41 Inner Child Journal Prompts for Deep Healing

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On my journey of healing and meeting my authentic self over the past few years, some of the most transformative practices have involved reconnecting with my inner child.

Through the pressure and stress of adult life, I didn’t even realise that there was a wounded part of me within that so desperately needed my love and support, and that this part has been with me since childhood.

Through inner child work, I have been able to rediscover my authentic nature, let go of expectations and beliefs placed on me by others, and even begin to let go of old wounds and past trauma.

The truth is, our inner childs (or children, if you will) have so much insight to give into our current behaviours, beliefs and the patterns that we’re stuck in. We just have to take the time to connect with these parts of ourselves and listen to what they’re crying out for.

One powerful tool for nurturing and healing your inner child in this way is through journaling – I find the act of writing is beneficial for working with the subconscious mind and uncovering the parts of us that can be difficult to connect to.

So in this blog post, I’ll be sharing 41 inner child journal prompts designed to help facilitate deep inner healing in the present.

41 inner child healing journal prompts

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Here’s what you’ll find in this post:

What is Your Inner Child?

Society tends to perpetuate the belief that who we were as a child is an entirely separate entity from who we are now as adults.

We look at childhood photos and videos with a kind of separateness, failing to recognise that the child we’re viewing on the screen isn’t just us “in the past” but still lives inside of us.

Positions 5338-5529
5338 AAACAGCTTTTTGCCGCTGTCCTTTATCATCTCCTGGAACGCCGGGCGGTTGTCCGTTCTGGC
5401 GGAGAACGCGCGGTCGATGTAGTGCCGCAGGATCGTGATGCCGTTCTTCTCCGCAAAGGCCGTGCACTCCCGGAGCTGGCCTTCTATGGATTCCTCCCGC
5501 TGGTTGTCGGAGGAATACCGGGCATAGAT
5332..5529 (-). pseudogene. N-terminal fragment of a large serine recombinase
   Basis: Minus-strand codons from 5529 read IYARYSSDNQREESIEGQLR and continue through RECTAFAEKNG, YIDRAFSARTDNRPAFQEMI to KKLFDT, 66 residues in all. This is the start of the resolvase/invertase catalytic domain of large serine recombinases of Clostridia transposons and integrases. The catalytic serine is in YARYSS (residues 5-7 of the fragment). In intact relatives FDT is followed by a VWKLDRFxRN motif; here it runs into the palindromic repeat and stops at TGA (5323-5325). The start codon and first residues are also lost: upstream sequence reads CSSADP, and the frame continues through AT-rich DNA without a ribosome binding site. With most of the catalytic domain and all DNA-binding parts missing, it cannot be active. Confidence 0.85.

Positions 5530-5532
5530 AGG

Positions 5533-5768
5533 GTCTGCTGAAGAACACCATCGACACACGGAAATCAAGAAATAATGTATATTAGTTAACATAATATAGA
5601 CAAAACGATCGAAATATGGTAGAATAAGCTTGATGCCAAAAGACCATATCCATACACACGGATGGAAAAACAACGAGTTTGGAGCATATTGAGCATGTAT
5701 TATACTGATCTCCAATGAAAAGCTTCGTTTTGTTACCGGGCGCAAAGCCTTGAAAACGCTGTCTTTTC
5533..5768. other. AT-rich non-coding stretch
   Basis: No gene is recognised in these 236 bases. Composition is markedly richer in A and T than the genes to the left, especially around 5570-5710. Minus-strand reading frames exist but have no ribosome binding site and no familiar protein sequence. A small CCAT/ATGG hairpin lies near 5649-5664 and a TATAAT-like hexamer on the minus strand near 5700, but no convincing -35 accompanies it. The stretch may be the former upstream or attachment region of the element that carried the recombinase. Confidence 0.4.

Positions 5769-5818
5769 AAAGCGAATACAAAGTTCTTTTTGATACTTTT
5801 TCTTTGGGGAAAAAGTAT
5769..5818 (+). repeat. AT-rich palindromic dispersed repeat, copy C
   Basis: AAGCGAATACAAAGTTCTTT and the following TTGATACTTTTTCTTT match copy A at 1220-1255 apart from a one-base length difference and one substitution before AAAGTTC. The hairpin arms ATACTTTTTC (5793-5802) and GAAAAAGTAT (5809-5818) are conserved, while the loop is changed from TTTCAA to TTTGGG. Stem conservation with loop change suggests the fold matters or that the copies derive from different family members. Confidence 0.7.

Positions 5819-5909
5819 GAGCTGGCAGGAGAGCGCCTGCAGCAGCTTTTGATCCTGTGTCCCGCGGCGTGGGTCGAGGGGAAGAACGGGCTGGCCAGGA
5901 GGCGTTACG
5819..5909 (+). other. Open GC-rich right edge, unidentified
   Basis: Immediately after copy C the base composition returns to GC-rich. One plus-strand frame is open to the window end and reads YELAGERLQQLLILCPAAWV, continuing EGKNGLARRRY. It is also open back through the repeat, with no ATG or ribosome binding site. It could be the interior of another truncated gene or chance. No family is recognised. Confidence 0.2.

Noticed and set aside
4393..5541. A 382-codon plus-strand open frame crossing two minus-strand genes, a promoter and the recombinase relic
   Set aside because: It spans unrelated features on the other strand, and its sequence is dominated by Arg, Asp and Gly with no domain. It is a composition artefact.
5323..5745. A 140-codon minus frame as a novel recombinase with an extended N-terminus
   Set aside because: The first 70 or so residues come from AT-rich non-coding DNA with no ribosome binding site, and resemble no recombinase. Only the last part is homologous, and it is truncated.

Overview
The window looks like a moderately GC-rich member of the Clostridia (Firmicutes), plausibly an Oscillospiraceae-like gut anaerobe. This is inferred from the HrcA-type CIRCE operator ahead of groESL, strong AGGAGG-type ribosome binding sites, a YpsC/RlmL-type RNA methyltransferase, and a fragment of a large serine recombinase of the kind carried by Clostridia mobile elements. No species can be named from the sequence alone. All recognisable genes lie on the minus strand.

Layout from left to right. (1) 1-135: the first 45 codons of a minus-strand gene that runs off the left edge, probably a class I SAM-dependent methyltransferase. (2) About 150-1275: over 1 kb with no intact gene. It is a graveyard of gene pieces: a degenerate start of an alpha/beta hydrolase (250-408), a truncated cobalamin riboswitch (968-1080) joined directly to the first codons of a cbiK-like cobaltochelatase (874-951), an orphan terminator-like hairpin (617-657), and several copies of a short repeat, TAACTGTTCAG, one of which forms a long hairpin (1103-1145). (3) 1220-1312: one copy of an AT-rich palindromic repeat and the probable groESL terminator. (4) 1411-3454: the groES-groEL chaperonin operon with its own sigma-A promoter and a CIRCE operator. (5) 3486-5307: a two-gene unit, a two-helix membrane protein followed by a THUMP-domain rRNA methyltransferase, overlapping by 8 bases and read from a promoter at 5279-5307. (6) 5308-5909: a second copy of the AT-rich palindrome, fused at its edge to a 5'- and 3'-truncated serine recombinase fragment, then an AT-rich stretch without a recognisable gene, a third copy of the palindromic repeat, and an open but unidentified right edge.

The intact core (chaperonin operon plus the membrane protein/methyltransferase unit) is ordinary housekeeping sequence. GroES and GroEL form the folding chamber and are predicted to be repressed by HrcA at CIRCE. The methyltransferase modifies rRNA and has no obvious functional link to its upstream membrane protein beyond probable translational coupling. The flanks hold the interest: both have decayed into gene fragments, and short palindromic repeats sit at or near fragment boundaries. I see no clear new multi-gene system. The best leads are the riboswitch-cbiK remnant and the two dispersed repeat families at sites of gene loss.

Your inner child is this part of you that developed as a child, and represents the essence of who you were during your most formative years – think of childlike qualities like innocence, curiosity, creativity, and vulnerability.

They’re the part of you that experienced the key joys, fears, and traumas that made you who you are today.

And even though you may have lost sight of some of the qualities and feelings, they’re still a fundamental part of who you are and continue to influence your thoughts, behaviours and relationships today due to their core beliefs and wounds, often without your awareness.

young girl blowing dandelion

What is Inner Child Healing?

Inner child healing involves tending to your inner child, by acknowledging, nurturing and reparenting the wounded parts of them.

Inner child practices are based on the belief that although you have grown into adulthood, your inner child is still frozen in time, re-experiencing the emotions of their deepest fears and traumas as if they are a present threat.

Unless we offer this part of us the love and support they need, they will continue to be re-triggered and cause us to operate from our inner child wounds and traumatic states, negatively impacting our relationships and quality of life.

Inner child healing therefore involves revisiting past experiences, addressing unresolved issues, and providing the love, acceptance and validation that may have been lacking during childhood.

By healing your inner child in this way, you can create self-compassion, improve self-esteem, and break the cycle of negative patterns stemming from childhood trauma.

young girl dancing around room in ballet outfit

41 Inner Child Journal Prompts for Healing

While many inner child practices can be intense and focus on big shifts, I find that journaling with your inner child is a more gentle approach to connecting with your inner child regularly.

If you want to explore the effects of this yourself, these inner child journal prompts are a great place to start.

Use them on your healing journey to explore this part of yourself that you may have left alone for some time. Even acknowledging that this part exists can go a long way!

  1. Describe your favourite childhood memory. How does it make you feel? Try to reflect on all of your senses.
  2. Write a letter to your younger self offering love, support and encouragement.
  3. Reflect on a painful childhood experience. How does this make you feel?
  4. What were your favourite subjects in school? Why did you enjoy them? How are these present in your life today?
  5. Did you have an imaginary friend or a special toy growing up? Describe them and their significance to you.
  6. What wounds from your childhood still trigger you as an adult?
  7. Reflect on your relationship with your favourite teachers or mentors from childhood.
  8. List five positive personality traits that you had as a child. How have these traits evolved over time? Where can you see them in yourself today?
  9. What negative emotions and beliefs hold you back the most today? Where in your childhood do you think these originated from?